Check Your Hearing This November for American Diabetes Month 

This month marks American Diabetes Month – a campaign to raise awareness about diabetes, a condition that affects over 34 million people in the U.S. A recent study shows that people with diabetes can be twice as likely to also develop hearing loss. Prioritize your health this month by having your hearing checked!

Impact of Diabetes on Hearing Health

Recent studies have shown that hearing loss is twice as likely among people with diabetes compared to people without it. This includes a major study conducted by researchers at the National Institutes of Health. Published in 2008, this study included a nationally representative sample of adults, ages 20-69. Researchers analyzed data that captured results from hearing tests and information provided from a diabetes questionnaire for over 11,000 people. They found that hearing loss was increasingly more prevalent among people with diabetes: 

  • 54% of people with diabetes had high-frequency hearing loss compared to 32% of people without diabetes.
  • 21% of people with diabetes had mid-frequency hearing loss compared to 9% of people without the condition. 

Experts suggest that this significant correlation can be caused by the impact diabetes has on blood vessels. Diabetes can damage blood vessels throughout the body, including the inner ear which is integral to how we process sound. 

Signs of Hearing Loss 

Hearing loss typically occurs gradually and because it is also an invisible condition, people may not notice changes to their hearing health for a long period of time. This delay in treatment can not only worsen hearing loss but also increase health risks like cognitive decline, accidental injuries, and depression. Being able to recognize the signs of hearing loss can help you take action early. Early intervention can significantly help with transforming hearing health and wellness. Common hearing loss symptoms include:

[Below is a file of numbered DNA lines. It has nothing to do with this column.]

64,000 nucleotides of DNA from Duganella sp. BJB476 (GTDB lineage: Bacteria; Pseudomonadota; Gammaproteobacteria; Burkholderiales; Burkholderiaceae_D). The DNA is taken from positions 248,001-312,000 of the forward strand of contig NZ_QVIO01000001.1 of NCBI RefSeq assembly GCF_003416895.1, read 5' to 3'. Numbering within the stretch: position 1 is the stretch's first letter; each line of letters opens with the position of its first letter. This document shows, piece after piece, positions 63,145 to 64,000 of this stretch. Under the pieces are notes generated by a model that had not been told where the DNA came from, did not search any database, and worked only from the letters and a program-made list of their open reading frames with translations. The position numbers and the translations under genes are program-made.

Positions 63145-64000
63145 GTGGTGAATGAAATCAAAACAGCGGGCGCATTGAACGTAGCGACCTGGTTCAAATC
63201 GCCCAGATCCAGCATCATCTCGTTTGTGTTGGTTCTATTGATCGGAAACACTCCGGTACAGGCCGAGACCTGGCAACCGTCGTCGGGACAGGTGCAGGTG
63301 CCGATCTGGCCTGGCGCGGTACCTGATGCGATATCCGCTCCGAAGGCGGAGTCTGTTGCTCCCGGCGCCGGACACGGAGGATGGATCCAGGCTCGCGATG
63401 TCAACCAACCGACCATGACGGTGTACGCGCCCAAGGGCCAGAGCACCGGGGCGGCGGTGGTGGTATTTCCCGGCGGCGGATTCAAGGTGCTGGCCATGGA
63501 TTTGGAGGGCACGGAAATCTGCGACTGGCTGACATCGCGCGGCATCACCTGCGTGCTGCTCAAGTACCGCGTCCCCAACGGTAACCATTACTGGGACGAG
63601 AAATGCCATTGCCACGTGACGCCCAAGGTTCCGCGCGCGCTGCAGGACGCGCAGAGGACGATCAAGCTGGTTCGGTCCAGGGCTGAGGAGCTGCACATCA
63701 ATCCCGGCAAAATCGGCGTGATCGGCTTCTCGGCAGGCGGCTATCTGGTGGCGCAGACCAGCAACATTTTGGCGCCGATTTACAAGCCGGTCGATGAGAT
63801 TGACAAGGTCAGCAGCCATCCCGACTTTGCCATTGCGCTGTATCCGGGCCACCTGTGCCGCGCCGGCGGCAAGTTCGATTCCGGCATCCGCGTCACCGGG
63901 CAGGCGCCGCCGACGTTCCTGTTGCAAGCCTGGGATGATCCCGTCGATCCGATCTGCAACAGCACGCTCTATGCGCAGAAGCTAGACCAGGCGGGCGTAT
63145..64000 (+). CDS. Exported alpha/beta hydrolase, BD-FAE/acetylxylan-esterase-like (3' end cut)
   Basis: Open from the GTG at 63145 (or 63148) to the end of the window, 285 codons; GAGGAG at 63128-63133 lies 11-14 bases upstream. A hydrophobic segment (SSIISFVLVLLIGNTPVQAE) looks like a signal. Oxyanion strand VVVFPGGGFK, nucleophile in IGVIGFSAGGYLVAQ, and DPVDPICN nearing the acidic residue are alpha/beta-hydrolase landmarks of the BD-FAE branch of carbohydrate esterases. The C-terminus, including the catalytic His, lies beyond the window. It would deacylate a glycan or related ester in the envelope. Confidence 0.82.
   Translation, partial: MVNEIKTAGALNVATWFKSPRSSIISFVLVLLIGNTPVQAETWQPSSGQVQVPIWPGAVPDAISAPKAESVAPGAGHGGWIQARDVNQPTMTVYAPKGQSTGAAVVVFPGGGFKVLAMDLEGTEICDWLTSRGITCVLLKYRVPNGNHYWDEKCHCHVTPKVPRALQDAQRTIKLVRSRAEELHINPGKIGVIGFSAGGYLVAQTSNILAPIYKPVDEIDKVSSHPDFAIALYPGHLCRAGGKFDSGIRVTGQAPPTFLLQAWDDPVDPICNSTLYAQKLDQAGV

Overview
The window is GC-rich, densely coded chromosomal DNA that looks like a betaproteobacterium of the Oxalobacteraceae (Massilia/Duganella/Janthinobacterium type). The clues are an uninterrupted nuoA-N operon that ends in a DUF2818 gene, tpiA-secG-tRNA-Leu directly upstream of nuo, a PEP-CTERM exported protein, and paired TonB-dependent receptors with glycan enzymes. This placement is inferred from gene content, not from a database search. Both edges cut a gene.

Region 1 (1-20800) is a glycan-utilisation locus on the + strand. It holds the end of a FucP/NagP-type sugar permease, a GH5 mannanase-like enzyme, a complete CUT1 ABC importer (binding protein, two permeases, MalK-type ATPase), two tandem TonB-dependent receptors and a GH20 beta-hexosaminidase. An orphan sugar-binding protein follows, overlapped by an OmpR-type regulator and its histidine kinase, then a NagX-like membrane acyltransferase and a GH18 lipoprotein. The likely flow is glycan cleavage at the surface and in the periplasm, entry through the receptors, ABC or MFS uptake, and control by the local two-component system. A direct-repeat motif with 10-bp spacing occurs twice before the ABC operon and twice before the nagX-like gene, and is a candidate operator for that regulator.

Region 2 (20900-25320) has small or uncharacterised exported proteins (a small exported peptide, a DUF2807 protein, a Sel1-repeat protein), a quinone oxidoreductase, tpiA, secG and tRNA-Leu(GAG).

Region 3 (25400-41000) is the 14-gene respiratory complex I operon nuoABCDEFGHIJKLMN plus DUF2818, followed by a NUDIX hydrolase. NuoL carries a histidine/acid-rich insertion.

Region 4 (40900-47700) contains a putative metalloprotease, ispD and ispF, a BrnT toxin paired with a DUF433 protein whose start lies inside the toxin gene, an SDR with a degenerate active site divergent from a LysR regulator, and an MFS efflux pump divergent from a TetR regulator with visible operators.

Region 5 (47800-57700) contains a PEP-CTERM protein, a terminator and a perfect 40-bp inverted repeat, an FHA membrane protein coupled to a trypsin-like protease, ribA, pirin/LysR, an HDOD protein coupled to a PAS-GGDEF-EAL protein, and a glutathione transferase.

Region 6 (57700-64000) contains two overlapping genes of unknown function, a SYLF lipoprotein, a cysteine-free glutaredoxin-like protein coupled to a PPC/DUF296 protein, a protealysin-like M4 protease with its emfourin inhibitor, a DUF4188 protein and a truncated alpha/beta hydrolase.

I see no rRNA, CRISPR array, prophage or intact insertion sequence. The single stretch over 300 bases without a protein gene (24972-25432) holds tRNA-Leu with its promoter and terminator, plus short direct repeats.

• Tinnitus: often referred to as “ringing of the ears”, tinnitus is one of the most common symptoms of hearing loss. It is a buzzing, ringing, clicking, or hissing like noise heard in one or both ears. 
  • Sounds are slurred or muffled 
  • Needing to increase the volume on electronic devices 
  • Asking others to repeat something they’ve said or speak louder 
  • Difficulty hearing in settings with background noise, in conversations with multiple people, and while multitasking. 
  • Lip reading to help identify individual words 
  • Feeling fatigued and/or frustrated after conversations 
  • Frequently experiencing miscommunication or missing words during a conversation 

These symptoms can be experienced mildly to profoundly, depending on the degree of hearing loss. Untreated hearing loss often leads to strained communication and social withdrawal which can deeply affect relationships as well as mental health. It is important to practice preventative measures so that you can reduce your risk of experiencing hearing loss. 

Tips to Protect Hearing 

Fortunately, there are useful ways to reduce your risk of developing hearing loss. You can protect your hearing health by incorporating the following simple safety measures in your daily life: 

  • Get hearing checked. A hearing test is the first step in assessing hearing needs and treating hearing loss. Hearing tests involve a noninvasive and painless process that includes listening and responding to speech and sound. This measures your hearing capacity in both ears, identifying any impairment and the degree of hearing loss that could be present. After your hearing needs are established, a hearing healthcare provider can recommend treatment options that meet those needs, maximizing your hearing ability. 
  • Practice healthy habits. If you have diabetes, it is important to practice healthy habits that effectively manage your diabetes. This includes following your medication plan, monitoring blood sugar levels and keeping them as close to target levels as possible, exercising regularly which helps with blood circulation, etc. 
  • Wear hearing protection. A common cause of hearing loss is exposure to loud noise. One-time or consistent absorption of loud noise can damage the hair cells in the inner heart, causing hearing loss. Hearing protection – headphones, earmuffs, earplugs, etc. – creates a barrier for the ears which reduces the impact of loud noise. 
  • Reduce exposure to loud noise. In addition to wearing protective gear, you can reduce your exposure to loud noise in several ways: maintain lower volume settings on electronic devices (television, phone, speaker, etc. ), avoid environments with background noise, invest in noise-canceling headphones, and take listening breaks throughout the day. 

This month is a great time to prioritize your hearing health. Call us today to schedule your appointment for a hearing test!